political

The Africa Governance Monitoring and Advocacy Project (AfriMAP) and OSISA will launch a major new report in Lusaka on August 27th entitled ‘Zambia – Democracy and Political Participation’.

Malawians will be electing a president, law makers and local government leaders on May 20th.  This is the fifth election since the country returned to plural politics in 1994.  One would wonder why it is important for the Open Society Foundations to be concerned about the integrity of elections in Malawi given its minimal geo-political significance compared to countries such as Nigeria, DRC, South Africa, Egypt, etc.  Yet Malawians deserve no less an opportunity to exert popular control on national decision making by exercising real choice to elect their representatives.

It is therefore quite telling that women, globally and in Africa in particular, continue to be marginalised through historical and contemporary spatial organisation that create access barriers to public space. This “spatial marginalisation” has a negative impact on not only their political and social expression, but also, as I will argue in this paper, their ability to generate livelihoods in an urban context.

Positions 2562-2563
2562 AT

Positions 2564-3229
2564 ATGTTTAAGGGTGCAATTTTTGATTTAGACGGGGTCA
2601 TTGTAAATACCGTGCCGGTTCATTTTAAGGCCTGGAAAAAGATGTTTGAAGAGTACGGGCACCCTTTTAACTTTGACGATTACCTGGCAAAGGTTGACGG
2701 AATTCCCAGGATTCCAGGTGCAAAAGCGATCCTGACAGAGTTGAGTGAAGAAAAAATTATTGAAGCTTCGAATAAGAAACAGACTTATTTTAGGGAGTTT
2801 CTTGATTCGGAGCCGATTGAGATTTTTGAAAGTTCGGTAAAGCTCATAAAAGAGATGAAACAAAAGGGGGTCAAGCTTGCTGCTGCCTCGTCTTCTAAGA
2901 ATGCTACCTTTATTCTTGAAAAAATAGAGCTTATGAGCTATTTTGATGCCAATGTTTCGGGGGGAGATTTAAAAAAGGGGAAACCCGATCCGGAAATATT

Zambia: Democracy and Political Participation provides a comprehensive review of the state of democracy and popular participation in government and public affairs in Zambia. The author, Neo Simutanyi, argues that despite the fact that Zambia has experienced unprecedented political developments – the country held six general elections, including a presidential by-election, with four peaceful presidential successions during this period – challenges remain.

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